I got home from Francis Lewis High School, in Queens, around 1 PM that day. A Friday, like today. I was 16 and a senior. My younger sisters were still at school and my parents were undoubtedly tooling around, a favorite Friday activity since my dad took off that day and he was the driver of the household. I was glad to have the house to myself.
I grabbed a few cookies and turned on Channel 2. Walter Cronkite was uncharacteristically at his CBS desk. I heard his somber announcement moments after it happened. President Kennedy was shot in Dallas and rushed to the hospital. I sat on the edge of the brown vinyl sofa in our small den and hung onto every word. We had to rely on reports from the TV folks on the ground in Dallas to learn exactly what happened. It was pretty sketchy, but based on the bits and pieces I was hearing, I knew Kennedy was dead.
At around 2 PM, Cronkite announced that the president’s death was “official.” We’ve seen the now-famous news clip over and over throughout the last half century: The usual stalwart Walter Cronkite choking up, barely able to deliver the news.
I had to talk to someone, so I called my aunt at her job in Manhattan. “President Kennedy was killed in Texas,” I cried. Like many of my peers, we were in love with him, even if we didn’t exactly have a solid grasp of politics in those days. We lived through the Bay of Pigs and Kennedy was our hero. We loved Jackie, too. We thought she was so beautiful. We wanted to be her.
My family sat glued to the TV for the next few days and watched history being made. I witnessed Jack Ruby shooting Oswald on “live” TV. To this day, I can remember calling to my mother, who was in the kitchen adjacent to the den, “Oh my god, Oswald was just shot.”
I was a naïve teenager in 1963. Kennedy’s death profoundly affected me. During the weeks following, I couldn’t stand to watch people having fun. When my 13-year-old cousin had his Bat Mitzvah about a month later, I left the party.
To this day, I have a hard time grasping the death of young and relatively young men and women (famous or not) with so much yet to give: Steve Jobs, James Gandolfini, Cory Monteith, and so many more. I cannot believe 50 years have passed since that horrific day in Dallas. But I am lucky to still be alive and to be able to appreciate all that I have.
I developed a crush on William Shatner the moment he and I started chatting.
“William Shatner?” you’re thinking. “You’ve got to be kidding!” you shriek.
I kid you not. I’ve watched maybe 2.5 episodes of Star Trek my whole life, and although one of my sisters was once an executive at Priceline, I never had much interest in Mr. Shatner. Actually, I never had any interest in him.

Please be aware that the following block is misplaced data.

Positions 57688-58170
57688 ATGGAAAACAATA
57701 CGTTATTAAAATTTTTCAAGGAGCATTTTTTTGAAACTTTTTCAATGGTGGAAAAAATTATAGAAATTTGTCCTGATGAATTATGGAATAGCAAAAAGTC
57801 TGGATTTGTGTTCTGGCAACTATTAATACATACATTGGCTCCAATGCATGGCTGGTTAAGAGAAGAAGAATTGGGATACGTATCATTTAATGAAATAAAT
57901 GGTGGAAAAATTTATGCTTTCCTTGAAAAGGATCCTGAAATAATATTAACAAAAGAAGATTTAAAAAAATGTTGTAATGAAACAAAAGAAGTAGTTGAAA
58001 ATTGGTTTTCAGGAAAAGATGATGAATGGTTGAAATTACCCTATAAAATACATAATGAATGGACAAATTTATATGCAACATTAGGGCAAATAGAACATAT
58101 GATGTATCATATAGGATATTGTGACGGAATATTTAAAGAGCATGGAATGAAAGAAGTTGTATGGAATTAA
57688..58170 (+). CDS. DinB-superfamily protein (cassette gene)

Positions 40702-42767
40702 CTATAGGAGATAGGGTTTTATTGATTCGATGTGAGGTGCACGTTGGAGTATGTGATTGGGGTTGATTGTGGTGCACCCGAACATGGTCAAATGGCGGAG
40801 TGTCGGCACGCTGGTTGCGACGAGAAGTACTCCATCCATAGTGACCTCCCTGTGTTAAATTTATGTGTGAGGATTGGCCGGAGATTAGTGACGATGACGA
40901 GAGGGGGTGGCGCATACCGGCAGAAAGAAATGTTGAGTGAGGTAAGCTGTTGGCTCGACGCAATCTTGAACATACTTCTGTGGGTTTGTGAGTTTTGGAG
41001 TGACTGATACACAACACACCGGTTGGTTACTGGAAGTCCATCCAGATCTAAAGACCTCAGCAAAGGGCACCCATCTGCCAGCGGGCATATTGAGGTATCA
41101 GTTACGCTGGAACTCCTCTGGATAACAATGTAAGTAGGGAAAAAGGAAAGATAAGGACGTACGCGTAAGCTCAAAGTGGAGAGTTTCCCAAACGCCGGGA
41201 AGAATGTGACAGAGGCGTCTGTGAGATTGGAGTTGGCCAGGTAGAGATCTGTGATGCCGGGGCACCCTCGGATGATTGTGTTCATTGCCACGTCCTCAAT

But when I received a call from a woman named Vanessa, asking if I’d be willing to come to California to be interviewed by Bill for a book he was doing, called Hire Yourself (coming out Spring 2014), I was game. Vanessa had discovered faboverfifty.com and, after reading how I launched the site in my 60s, she thought my story would make good material for the project. Hire Yourself, she told me, would be an inspirational book for people over 55 who are out of work or want to leave their jobs to launch their own businesses. (Bill, himself, launched a second career when he was older than I.)
My California accommodations weren’t especially glamorous (Burbank is not Beverly Hills) and the studio where the interview was filmed (do people still use the word filmed?) was really basic and dingy, but the room immediately lit up when Bill walked in to introduce himself to me and to a coffee entrepreneur from Hawaii.
Bill appears taller than his 5’10”, maybe because he’s got such a big personality. He speaks beautifully (he was trained as a classical Shakespearian actor in Canada, from where he hails). He doesn’t have that “I’m-a-star” demeanor.
And he’s just plain smart and passionate, I discovered during our hour-long conversation, which covered subjects such as what makes entrepreneurs successful as well as my personal career path.
A sharp interviewer (I speak from experience, since I’ve been a journalist for 45 years and have interviewed hundreds of people), Bill came well prepared, since he knew a lot about me. He’s also seems pretty insightful about human nature, a trait I don’t usually attribute to celebrities. And he’s got a keen sense of humor. (“Did you have to do anything special with your boss to get ahead in the 80s?” he asked me.)
The hour flew by and I could have gone on far longer, but the video crew and editor were anxious to move on to the next interview. As we walked out of the room, I told Bill, “Too bad you’re married,” happily, apparently, to his 4th wife, “Otherwise, I would have asked you to marry me.”
“I’d have taken you up on that,” Bill joked.
I wasn’t kidding. Maybe I’ll see him again at the book launch.